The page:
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Iranian Architecture

Building first evolved out of the dynamics between needs (security, shelter, worship, etc.) and means (attendant skills and available building materials). As human cultures developed and knowledge began to be formalized through and traditions, building became a craft, and “architecture” is the name given to the most highly formalized and respected versions of that craft. Architecture is integrate part of history, culture, social issue, economy, and tradition of each society.

Perspolis, Shiraz-Iran



The architecture in Iran dates back to about 5000 BCE to the present time with characteristic examples distributed over a vast area compared to present day Iran borders, from Syria to North India and the borders of China, from the Caucasus to Zanzibar. Persian buildings vary from the simple peasant huts to tea houses, and garden pavilions to “some of the most majestic structures the world has ever seen”.

Jabalie, Kerman-Iran



Most important features of traditional architecture of Iran include: harmony with the nature and environment and taking benefit from natural facilities of the location, harmony with the traditions of the regions they are in, Iranian architecture portrays beliefs, moral, ethic code and detail of life. The essence of traditional architecture of Iran consists of theosophy and math.

Broujerdiha Historical House, Kashan-Iran



As in ancient Iranian book architecture is named as “alhaseb” and “almohandess” motif of Iranian architecture has been its cosmic symbolism “by which man is brought into participation and communication with the powers of heaven”. This theme, shared by virtually all Asia and persisting even into modern times, not only has given unity and continuity to the architecture of Iran, but has been a primary source of its emotional characters as well. The traditional architecture of the Iranian lands throughout the ages can be categorized into the following six classes or styles.

Bam Citadel, Kerman-Iran




  • The Persian style (Achaemenid, Median, Elamite eras)
  • The Parthian style (Parthian, Sassanid eras)


  • The Khorasani style
  • The Razi style
  • The Azari style
  • The Isfahani style



Most important features of traditional Architecture of Iran include: harmony with the nature and environment and taking benefit of natural facilities of the location, harmony with the traditions of the regions they are in, the material of existing Iranian architecture buildings dictate major forms in traditional Iranian architecture. Heavy clays, readily available at various places throughout the plateau have encouraged the development of the most primitive of all building techniques, molded mud, compressed as solidly as possible and allowed to dry. This technique used in Iran from ancient times has never been completely abandoned. The abundance of heavy plastic earth, in conjunction with a tenacious lime mortar, also facilitated the development of the brick.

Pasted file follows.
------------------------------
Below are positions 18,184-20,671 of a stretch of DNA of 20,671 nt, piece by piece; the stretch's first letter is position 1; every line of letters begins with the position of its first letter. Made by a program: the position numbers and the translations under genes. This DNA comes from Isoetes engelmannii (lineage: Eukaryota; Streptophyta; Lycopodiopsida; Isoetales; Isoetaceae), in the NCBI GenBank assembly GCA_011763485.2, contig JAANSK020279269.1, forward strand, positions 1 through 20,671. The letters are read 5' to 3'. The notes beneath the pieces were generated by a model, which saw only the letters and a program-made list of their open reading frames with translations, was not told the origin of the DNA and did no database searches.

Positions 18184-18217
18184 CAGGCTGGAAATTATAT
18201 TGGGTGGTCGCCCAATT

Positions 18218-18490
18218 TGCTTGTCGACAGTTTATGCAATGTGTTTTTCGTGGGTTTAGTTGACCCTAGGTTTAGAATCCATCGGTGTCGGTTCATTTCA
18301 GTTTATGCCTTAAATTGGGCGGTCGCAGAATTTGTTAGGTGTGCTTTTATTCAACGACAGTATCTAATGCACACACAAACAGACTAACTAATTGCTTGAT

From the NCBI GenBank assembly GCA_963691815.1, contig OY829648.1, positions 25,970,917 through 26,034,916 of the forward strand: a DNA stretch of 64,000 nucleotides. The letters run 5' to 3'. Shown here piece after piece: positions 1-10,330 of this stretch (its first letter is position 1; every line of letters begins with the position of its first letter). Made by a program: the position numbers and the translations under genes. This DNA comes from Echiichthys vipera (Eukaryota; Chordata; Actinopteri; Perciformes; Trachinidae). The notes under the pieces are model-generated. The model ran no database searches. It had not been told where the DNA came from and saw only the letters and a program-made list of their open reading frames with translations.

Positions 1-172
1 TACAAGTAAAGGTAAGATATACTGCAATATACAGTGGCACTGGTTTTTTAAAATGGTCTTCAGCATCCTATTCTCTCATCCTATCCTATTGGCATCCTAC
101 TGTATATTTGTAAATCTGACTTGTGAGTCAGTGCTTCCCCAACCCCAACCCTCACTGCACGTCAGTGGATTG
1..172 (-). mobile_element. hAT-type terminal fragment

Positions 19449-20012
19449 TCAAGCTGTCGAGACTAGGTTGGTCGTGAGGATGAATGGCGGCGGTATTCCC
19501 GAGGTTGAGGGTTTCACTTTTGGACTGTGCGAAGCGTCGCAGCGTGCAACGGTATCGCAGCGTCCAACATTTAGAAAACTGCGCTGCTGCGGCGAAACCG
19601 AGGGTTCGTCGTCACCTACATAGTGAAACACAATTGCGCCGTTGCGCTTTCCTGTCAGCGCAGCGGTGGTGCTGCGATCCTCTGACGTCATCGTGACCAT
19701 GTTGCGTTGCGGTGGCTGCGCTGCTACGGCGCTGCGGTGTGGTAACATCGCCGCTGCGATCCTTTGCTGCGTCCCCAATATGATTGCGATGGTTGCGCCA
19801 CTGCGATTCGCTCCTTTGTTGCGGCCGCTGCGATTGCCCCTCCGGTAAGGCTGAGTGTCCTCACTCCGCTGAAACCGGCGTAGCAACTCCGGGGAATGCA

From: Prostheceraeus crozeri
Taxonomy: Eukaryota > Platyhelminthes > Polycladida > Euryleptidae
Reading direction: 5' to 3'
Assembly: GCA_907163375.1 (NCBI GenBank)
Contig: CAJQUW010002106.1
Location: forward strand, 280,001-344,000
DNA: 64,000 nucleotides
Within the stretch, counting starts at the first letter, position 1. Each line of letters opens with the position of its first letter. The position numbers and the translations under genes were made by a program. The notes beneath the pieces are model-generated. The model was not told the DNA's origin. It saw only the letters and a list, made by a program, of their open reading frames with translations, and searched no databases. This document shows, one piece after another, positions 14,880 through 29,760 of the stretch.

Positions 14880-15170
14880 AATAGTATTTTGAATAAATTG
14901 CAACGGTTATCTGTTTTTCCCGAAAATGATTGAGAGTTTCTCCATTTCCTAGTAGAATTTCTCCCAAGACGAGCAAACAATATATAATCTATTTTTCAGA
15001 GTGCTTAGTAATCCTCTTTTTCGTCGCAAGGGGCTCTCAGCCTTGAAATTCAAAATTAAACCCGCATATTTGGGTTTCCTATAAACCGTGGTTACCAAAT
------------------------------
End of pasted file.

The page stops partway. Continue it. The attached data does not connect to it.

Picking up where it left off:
Inner yard of traditional persian house, Kashan-Iran



Iranian architecture takes advantage of abundant symbolic geometry, using pure forms such as circle and square, and plans are often based on symmetrical layouts featuring rectangular courtyards and halls.

Wooden Mosque, Neyshabour-Iran



All traditional Persian houses have following sections:


Hashti and Dalan-e-vorudi; Entering the doorway one steps into a small enclosed transitional space called Hashti. Here one is forced to redirect his steps away from the street and into the hallway, called Dalan e Vorudi. In mosques, the Hashti enables the architect to turn the steps of the believer to the correct orientation for prayer hence giving the opportunity to purify oneself before entering the mosque. Convenient access to all parts of the house and a central pool with surrounding garden. Important partitionings such as the biruni (exterior) and the andaruni (interior) Persian houses in central Iran were designed to make use of an ingenious system of wind tower that create unusually cool temperatures in the lower levels of the building. Thick massive walls were designed to keep the sun’s heat out in the summertime while retaining the internal heat in the winters.

Soltaniyeh, Zanjan-Iran



Famous Architectural Sites in Iran are; Meidan-e-Emam, Takht-e-Soleyman, Bisotun, Persepolis, Pasargadae, Bam, Ifahsan, Soltaniyeh and Tchogha Zanbil. Iran also enjoys some number of world known villages that has unique architectural feature like Abyaneh in the central part and Masouleh in the northern part of the country; in both of the villages it is the nature who is the architecture.

Tchogha Zanbil, Kuzestan-Iran



Persian Gardens

The tradition and style in the garden design of Persian gardens has influenced the design of gardens from Andalusia to India and beyond. The gardens of the Alhambra show the influence of Persian Paradise garden philosophy and style in a Moorish Palace scale from the era of Al-Andalus in Spain. The Taj Mahal is one of the largest Persian Garden interpretations in the world from the era of the Mughal Empire in India.